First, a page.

Economics and similar, for the sleep-deprived

A subtle change has been made to the comments links, so they no longer pop up. Does this in any way help with the problem about comments not appearing on permalinked posts, readers?

Update: seemingly not

Update: Oh yeah!


Monday, October 31, 2011

 
On Liquidity

By way of an initial reply to Brad's Prologomenon:

The saver has his greed and has his fear
He wants it in an overnight account.
The borrower, though, wants the full amount
and wants to use it for a dozen years.
And so a broker magically appears
to offer stock, and bid at a small discount
and make a turn; but they must never miscount.
Liquidity providers cannot clear
a market which displays adverse selection.
Smart traders bearing lemons cause a drought.
Markets don't just exist; they must be made
So dealers churn their books in self protection
And gamblers wash the information out.
They also serve who only sit and trade


What am I on about? Well, basically the "No trade theorem" of Milgrom and Stokey.

Basically, if all you have are informed traders, then you don't have a market. It's similar to the market-for-lemons problem - the simple act of offering to sell a stock reveals that you have information that there's something wrong with it, and so nobody is going to trade with you. You have to have at least some traders who are motivated by liquidity considerations (ie, they have a gas bill to pay so they are selling stock, or they're just received an inheritance so they're buying) or who are just "noise traders", for the whole thing to work.

This is market microstructure - the study of *exactly* how trading progresses between informed parties in securities markets. Basically the conclusion is that market-makers (the professional intermediaries) lose money when they deal with informed counterparties, and make money when they deal with uninformed ones. And, since informed counterparties do not wear a badge identifying themselves as people to avoid, basically all the insurance industry apparatus of adverse selection can be theoretically brought to bear; as with the excess on an insurance policy, a large proportion of the cost of dealing in shares is basically the result of the need to overcome an information asymmetry.

I don't think I'd be exaggerating if I said that more than fifty per cent of the salaries and bonuses paid on a trading floor are basically to do with the business of making sure that you don't lose more trading with smart punters than you make dealing with mug punters. There are certain hedge funds that you always lose money when you take the other side of their trades - you deal with them a) because they rebate some of the profits they make out of you in the form of a commission payment, and b) because having their order flow means that you have some of their information, which means that you are now a smart counterparty with respect to the rest of the market, for a while.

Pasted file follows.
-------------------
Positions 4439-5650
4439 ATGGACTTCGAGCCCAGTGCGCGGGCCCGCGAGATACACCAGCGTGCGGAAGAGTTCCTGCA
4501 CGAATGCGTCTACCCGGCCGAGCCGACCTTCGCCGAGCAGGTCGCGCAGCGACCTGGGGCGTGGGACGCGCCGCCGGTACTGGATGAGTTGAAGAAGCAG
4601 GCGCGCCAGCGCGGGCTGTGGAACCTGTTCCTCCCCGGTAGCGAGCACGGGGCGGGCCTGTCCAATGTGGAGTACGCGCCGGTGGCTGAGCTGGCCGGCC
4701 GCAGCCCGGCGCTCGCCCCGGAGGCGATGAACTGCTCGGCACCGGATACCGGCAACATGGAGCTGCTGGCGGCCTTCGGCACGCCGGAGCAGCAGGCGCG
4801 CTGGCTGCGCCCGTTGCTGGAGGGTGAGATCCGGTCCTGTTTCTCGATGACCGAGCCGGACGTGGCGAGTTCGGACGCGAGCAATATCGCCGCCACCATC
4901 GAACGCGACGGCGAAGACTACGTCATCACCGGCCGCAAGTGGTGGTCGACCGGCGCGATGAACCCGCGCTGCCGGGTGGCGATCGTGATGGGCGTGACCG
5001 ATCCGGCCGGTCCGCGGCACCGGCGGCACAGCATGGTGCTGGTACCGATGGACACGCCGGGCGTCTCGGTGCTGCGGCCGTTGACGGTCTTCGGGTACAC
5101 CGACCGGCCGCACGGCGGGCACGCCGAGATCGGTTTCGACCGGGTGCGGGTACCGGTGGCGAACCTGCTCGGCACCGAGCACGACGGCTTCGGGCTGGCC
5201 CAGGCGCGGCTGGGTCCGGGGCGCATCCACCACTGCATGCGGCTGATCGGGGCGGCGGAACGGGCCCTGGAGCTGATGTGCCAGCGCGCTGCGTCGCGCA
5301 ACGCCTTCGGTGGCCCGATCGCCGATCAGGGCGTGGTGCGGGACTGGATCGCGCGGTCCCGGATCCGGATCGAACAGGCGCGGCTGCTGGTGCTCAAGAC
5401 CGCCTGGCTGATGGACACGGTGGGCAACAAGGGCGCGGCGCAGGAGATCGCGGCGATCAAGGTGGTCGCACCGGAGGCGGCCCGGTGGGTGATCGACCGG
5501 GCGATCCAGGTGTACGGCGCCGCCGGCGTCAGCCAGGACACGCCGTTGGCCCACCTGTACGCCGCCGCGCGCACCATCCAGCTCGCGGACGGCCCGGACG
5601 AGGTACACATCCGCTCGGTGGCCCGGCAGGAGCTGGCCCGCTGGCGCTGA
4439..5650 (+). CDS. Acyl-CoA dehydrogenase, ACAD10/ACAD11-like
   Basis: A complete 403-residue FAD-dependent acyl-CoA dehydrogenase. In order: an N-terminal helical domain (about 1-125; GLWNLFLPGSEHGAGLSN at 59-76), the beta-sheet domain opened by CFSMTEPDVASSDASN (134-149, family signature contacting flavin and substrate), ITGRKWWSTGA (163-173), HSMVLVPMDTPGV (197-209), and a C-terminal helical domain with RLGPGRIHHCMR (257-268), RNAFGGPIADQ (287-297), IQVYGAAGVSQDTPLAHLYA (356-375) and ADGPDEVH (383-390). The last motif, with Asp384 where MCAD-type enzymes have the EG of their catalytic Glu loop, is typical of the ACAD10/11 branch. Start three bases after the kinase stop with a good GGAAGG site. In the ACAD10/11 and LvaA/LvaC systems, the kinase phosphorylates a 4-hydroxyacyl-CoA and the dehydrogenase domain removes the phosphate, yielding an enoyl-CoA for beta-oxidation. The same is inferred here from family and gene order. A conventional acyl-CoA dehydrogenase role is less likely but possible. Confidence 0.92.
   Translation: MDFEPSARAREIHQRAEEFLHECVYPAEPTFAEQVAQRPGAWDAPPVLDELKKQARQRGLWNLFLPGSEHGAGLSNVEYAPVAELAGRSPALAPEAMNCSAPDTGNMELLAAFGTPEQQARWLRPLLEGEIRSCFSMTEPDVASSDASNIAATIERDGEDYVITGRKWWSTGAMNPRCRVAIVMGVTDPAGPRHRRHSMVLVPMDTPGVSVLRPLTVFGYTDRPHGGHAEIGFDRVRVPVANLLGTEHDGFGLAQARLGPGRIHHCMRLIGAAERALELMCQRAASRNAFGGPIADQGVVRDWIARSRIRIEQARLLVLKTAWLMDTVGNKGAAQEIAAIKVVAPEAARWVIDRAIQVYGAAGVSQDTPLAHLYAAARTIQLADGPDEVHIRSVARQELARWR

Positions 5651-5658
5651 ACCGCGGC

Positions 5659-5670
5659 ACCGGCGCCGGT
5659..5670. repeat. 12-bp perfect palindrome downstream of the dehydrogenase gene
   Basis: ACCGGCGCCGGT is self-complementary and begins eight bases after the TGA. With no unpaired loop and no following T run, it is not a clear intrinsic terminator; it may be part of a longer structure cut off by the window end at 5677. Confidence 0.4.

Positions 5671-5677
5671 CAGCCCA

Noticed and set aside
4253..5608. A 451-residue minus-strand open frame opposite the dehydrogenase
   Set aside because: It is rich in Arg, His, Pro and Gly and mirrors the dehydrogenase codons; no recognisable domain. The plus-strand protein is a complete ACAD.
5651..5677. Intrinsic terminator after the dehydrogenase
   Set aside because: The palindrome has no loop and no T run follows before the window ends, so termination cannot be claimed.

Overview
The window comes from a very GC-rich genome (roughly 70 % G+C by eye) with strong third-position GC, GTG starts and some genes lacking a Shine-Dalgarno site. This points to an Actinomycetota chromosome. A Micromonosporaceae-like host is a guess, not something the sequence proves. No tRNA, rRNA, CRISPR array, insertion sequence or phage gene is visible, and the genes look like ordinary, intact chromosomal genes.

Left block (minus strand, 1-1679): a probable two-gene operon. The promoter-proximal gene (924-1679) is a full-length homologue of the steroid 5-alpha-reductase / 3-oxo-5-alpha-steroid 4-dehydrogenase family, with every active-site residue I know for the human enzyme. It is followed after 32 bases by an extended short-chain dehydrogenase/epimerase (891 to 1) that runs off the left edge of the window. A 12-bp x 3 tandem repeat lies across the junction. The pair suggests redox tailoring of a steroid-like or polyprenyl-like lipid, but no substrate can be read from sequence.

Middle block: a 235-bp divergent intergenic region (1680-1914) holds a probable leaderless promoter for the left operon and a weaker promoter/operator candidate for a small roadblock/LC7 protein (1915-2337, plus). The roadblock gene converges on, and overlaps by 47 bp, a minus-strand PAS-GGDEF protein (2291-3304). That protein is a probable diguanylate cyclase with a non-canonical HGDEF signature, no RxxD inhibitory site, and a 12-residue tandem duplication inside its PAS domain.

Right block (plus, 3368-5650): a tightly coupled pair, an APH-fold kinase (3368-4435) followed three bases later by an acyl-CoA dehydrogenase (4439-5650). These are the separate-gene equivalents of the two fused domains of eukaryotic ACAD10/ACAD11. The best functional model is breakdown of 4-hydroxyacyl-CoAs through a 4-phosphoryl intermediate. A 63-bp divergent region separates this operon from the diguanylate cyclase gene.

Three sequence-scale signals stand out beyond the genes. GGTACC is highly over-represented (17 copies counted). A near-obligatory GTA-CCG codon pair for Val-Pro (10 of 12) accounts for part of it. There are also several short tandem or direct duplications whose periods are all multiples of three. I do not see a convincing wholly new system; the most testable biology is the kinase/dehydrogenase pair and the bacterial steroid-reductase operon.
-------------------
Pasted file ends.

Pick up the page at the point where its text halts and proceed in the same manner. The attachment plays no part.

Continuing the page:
And this is another reason why dealing in emerging market securities is so damnably expensive - the markets are smaller, and in general the only people dealing in them are people who have a reason to believe that they know what they're doing. Who are, of course, exactly the kind of people you don't want as your counterparty.

As far as I can tell, Brad's view is that there are natural, good liquidity traders (basically life cycle savers), and that this ought to be enough in the way of uninformed trading for anyone to be getting on with. I don't think that can be assumed at all though. Liquidity - the ability to have instant access to your savings even though they are invested in long-term capital projects - is a really valuable and popular thing, and people are prepared to pay a lot for it. And if it's a really valuable thing, then the market will find a way of paying for it (the original DeLong//Shleifer/Summers "noise traders" paper showed how without intending to, the market can find a way to pay positive feedback gamblers for their liquidity). I would not want to defend any particular level of mindless gambling as optimal, but some is better than none, and I don't think it can be flagged as a per se undesirable.

(also - measuring "good" trades as a proportion of the total turnover is a screwed metric. Most of the volume on any given day in nearly any given market is inter-dealer, and simply reflects the annoying tendency of end-users to turn up placing orders that are larger than the risk-bearing capacity of the firm that they placed them with. Inter-dealer volume of this sort is usually uninformed, except in those cases like the hedge fund I mentioned above when it is. But informed or otherwise, it's just necessary inventory management of the sort you get in any market and should be exed out of the market size for purposes of deciding how much trading is of what type).
6 comments this item posted by the management 10/31/2011 02:56:00 PM


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